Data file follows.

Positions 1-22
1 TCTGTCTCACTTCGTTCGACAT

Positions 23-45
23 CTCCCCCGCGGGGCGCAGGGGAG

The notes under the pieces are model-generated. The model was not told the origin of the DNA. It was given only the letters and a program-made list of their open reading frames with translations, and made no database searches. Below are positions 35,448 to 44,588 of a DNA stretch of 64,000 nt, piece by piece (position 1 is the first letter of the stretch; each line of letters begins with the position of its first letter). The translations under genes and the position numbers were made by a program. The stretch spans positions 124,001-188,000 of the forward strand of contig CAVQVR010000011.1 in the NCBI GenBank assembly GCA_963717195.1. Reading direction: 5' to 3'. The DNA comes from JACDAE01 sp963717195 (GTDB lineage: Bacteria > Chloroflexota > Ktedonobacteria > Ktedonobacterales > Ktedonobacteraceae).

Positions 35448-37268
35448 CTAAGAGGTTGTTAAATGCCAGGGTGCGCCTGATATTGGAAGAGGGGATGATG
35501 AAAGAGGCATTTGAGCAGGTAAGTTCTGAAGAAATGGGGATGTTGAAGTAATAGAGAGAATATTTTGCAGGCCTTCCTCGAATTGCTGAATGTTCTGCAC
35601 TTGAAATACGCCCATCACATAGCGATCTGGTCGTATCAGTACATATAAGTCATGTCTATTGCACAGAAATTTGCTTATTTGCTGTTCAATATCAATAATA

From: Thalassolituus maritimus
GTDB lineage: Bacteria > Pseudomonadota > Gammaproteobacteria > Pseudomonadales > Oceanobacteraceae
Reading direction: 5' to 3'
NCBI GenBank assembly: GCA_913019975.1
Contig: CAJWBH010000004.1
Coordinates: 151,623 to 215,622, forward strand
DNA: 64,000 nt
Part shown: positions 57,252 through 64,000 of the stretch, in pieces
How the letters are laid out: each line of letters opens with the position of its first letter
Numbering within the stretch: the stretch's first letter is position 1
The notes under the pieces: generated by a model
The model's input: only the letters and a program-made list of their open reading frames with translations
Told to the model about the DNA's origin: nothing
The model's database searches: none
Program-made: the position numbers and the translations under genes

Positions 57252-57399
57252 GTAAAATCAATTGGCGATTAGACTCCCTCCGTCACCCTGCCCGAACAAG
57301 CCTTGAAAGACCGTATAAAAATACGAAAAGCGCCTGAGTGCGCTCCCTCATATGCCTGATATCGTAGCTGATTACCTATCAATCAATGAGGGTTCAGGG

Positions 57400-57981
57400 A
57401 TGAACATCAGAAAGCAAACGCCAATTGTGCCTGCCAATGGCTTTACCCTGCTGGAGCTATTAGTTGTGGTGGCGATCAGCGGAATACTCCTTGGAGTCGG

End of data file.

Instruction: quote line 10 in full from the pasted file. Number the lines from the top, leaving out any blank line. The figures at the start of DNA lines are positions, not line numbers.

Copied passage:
From: Thalassolituus maritimus